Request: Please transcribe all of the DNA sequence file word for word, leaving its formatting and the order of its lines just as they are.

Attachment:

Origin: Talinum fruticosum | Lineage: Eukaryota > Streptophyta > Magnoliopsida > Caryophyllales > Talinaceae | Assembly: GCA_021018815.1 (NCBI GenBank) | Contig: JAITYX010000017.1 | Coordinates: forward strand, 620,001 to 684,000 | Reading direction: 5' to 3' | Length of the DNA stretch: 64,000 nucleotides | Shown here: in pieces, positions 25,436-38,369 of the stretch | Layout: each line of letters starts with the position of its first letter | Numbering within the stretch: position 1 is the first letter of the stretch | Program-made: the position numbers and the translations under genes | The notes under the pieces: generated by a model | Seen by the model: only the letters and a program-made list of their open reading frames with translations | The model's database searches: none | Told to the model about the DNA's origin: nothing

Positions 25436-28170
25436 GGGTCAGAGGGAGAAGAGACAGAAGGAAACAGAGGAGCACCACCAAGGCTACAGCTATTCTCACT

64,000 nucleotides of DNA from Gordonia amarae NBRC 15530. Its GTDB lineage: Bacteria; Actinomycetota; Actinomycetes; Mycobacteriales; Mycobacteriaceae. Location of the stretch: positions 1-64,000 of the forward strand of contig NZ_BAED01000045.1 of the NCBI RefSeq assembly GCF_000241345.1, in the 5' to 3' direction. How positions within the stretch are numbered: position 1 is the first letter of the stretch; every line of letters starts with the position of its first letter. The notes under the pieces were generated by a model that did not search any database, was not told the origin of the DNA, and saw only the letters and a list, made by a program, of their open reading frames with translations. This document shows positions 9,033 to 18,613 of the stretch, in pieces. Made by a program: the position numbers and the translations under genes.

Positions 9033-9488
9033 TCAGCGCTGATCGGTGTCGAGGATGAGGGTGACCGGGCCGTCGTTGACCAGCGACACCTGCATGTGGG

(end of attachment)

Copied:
Origin: Talinum fruticosum | Lineage: Eukaryota > Streptophyta > Magnoliopsida > Caryophyllales > Talinaceae | Assembly: GCA_021018815.1 (NCBI GenBank) | Contig: JAITYX010000017.1 | Coordinates: forward strand, 620,001 to 684,000 | Reading direction: 5' to 3' | Length of the DNA stretch: 64,000 nucleotides | Shown here: in pieces, positions 25,436-38,369 of the stretch | Layout: each line of letters starts with the position of its first letter | Numbering within the stretch: position 1 is the first letter of the stretch | Program-made: the position numbers and the translations under genes | The notes under the pieces: generated by a model | Seen by the model: only the letters and a program-made list of their open reading frames with translations | The model's database searches: none | Told to the model about the DNA's origin: nothing

Positions 25436-28170
25436 GGGTCAGAGGGAGAAGAGACAGAAGGAAACAGAGGAGCACCACCAAGGCTACAGCTATTCTCACT

64,000 nucleotides of DNA from Gordonia amarae NBRC 15530. Its GTDB lineage: Bacteria; Actinomycetota; Actinomycetes; Mycobacteriales; Mycobacteriaceae. Location of the stretch: positions 1-64,000 of the forward strand of contig NZ_BAED01000045.1 of the NCBI RefSeq assembly GCF_000241345.1, in the 5' to 3' direction. How positions within the stretch are numbered: position 1 is the first letter of the stretch; every line of letters starts with the position of its first letter. The notes under the pieces were generated by a model that did not search any database, was not told the origin of the DNA, and saw only the letters and a list, made by a program, of their open reading frames with translations. This document shows positions 9,033 to 18,613 of the stretch, in pieces. Made by a program: the position numbers and the translations under genes.

Positions 9033-9488
9033 TCAGCGCTGATCGGTGTCGAGGATGAGGGTGACCGGGCCGTCGTTGACCAGCGACACCTGCATGTGGG